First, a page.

At least that gives you something to point out to the recalcitrant sales clerk. Incidentally, the most ludicrous claim I heard for not being able to return software was that it might have become infected with a virus. When I asked how it was possible for a virus to infect a mass-produced CD-Rom sitting in a non-writeable CD player, I was told, “I’m sorry, sir, but that’s our policy.”

Clickwrap rebellion

Refunds notwithstanding, the clickwrap trap is still Hobson’s choice. You can either begrudgingly agree to the hidden terms and conditions or live without the software. Or must you?

An anarchic site in the US has come up with a software vendor licence agreement that they suggest should be printed and sent with every purchase. Here‘s a snippet from the first paragraph:

“This Software Vendor Licence Agreement (‘SVLA’) is a legal agreement between you, the software vendor (‘Vendor’), and the end user (‘User’) of a software product (‘Software’) legitimately purchased from your company. You must accept this Agreement to complete the sale of a software licence to the User. If you do not accept the terms of this Agreement, the User is unwilling to complete the transaction and you must provide a convenient mechanism for the User to return the Software to you and receive a refund for the full purchase price of the Software (‘Refund’).”

The authors of the document (the whole 2000-worder can be found at cexx.org/svla.htm) say they have no idea whether the SVLA is legally valid, nor whether clickwrap licences are legally valid. “But if enough people are willing to adopt consumer protections such as the SVLA, it may be possible to turn the tide on bad software and user-hostile licence restrictions.”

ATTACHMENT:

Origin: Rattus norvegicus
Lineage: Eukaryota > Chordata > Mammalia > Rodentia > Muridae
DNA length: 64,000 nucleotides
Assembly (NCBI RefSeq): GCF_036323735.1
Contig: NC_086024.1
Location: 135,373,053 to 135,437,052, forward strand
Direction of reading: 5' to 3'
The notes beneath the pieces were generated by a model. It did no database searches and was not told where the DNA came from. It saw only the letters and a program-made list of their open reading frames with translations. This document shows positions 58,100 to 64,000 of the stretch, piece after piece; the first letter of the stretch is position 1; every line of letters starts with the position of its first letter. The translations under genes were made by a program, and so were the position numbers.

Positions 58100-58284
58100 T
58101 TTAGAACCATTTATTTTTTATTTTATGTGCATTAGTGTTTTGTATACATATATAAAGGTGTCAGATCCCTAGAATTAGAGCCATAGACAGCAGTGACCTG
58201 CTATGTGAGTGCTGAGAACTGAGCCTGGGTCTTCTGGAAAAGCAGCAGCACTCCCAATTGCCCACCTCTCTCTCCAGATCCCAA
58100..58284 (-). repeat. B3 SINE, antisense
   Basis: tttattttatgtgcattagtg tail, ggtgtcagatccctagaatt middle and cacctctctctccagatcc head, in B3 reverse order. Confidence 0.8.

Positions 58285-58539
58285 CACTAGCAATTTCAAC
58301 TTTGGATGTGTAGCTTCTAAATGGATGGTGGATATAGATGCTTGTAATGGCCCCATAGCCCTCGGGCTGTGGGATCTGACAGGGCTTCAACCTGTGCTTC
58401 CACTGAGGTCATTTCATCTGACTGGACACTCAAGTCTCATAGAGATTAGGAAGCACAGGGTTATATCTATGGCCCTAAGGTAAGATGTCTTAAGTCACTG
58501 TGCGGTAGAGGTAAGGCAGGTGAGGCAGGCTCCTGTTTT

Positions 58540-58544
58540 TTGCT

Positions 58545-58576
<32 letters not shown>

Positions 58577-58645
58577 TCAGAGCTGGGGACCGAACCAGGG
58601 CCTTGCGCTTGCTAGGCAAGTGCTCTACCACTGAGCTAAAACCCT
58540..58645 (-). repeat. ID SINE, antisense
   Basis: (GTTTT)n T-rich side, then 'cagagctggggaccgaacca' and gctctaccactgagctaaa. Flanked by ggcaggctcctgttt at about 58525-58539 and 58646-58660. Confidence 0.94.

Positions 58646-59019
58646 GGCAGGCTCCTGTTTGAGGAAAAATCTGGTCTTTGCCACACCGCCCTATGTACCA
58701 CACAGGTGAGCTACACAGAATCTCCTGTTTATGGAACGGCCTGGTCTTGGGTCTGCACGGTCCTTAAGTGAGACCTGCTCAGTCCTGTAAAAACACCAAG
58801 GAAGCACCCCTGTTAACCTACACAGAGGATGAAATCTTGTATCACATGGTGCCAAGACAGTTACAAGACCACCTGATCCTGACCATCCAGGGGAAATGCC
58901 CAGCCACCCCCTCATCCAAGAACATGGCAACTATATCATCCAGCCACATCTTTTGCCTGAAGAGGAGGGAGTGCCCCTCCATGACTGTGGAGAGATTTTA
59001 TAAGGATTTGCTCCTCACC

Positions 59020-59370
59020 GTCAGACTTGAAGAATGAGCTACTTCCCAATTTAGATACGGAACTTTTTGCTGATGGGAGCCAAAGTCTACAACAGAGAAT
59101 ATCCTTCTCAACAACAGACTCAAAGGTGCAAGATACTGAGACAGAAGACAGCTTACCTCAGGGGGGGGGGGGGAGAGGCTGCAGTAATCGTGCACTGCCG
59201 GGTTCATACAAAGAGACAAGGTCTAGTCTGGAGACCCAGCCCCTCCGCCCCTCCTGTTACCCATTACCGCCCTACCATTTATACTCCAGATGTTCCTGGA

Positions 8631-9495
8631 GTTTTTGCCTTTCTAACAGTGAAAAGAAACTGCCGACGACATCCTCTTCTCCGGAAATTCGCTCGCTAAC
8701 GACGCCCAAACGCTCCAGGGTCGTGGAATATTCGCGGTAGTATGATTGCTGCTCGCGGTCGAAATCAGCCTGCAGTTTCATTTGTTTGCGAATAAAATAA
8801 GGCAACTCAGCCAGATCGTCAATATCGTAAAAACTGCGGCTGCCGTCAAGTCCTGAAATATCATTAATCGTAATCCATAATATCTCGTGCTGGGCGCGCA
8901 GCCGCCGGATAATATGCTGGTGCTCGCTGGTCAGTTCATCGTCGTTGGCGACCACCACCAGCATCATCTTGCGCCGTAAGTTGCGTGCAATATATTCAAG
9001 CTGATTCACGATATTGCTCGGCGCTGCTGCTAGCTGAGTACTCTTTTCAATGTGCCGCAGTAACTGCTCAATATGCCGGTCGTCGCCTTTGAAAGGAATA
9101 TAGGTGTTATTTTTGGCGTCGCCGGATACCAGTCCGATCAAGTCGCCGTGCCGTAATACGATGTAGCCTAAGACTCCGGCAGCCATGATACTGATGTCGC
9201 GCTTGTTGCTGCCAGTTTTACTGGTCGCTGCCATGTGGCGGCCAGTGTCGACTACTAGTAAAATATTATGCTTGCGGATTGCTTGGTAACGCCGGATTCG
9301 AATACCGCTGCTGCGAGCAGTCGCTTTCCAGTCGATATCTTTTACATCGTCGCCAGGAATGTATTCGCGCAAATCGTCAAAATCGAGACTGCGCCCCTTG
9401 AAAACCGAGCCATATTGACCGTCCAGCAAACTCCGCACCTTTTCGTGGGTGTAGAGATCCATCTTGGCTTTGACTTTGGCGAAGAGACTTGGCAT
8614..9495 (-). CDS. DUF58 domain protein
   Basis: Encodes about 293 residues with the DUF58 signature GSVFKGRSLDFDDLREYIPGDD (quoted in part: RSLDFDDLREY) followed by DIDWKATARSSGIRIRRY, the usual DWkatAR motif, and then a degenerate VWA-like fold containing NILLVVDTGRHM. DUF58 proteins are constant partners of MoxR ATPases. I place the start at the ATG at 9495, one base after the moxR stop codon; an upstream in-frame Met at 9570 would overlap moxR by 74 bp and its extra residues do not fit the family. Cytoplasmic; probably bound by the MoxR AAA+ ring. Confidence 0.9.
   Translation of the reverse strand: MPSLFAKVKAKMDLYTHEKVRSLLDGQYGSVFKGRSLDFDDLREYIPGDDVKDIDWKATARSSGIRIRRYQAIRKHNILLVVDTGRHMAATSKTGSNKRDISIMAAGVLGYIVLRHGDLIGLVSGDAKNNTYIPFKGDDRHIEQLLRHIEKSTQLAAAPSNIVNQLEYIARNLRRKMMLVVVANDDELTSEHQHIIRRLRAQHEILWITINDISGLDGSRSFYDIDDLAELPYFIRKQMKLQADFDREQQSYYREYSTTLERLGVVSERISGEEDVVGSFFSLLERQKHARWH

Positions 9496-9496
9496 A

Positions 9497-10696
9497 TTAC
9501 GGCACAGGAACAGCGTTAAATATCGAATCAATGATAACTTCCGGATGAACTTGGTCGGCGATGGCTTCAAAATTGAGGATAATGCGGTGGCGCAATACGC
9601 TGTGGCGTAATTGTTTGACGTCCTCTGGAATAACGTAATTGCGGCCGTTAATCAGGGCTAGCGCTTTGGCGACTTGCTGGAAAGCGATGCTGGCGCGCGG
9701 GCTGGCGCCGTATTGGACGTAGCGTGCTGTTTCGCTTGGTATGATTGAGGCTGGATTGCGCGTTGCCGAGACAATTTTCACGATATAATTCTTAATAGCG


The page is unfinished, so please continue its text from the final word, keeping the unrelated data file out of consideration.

Right on!

Clicking your rights away

Like Windows Media Player? You might change your mind if you read the licence agreement that comes with their “latest”(?) and “critical”(?) security patch:

“You agree that in order to protect the integrity of content and software protected by digital rights management (‘Secure Content’), Microsoft may provide security-related updates to the OS components that will be automatically downloaded onto your computer. These security-related updates may disable your ability to copy and/or play Secure Content and use other software on your computer. If we provide such a security update, we will use reasonable efforts to post notices on a website explaining the update.”

In short, agreeing to these terms grants Microsoft complete rights to do whatever they like to your PC. No warnings, no asking “Is this OK with you?” With automated updates you won’t even know it’s happening. And it’s not just Media Player either. The updates “may disable … other software on your computer” too. I’m just glad I use Linux.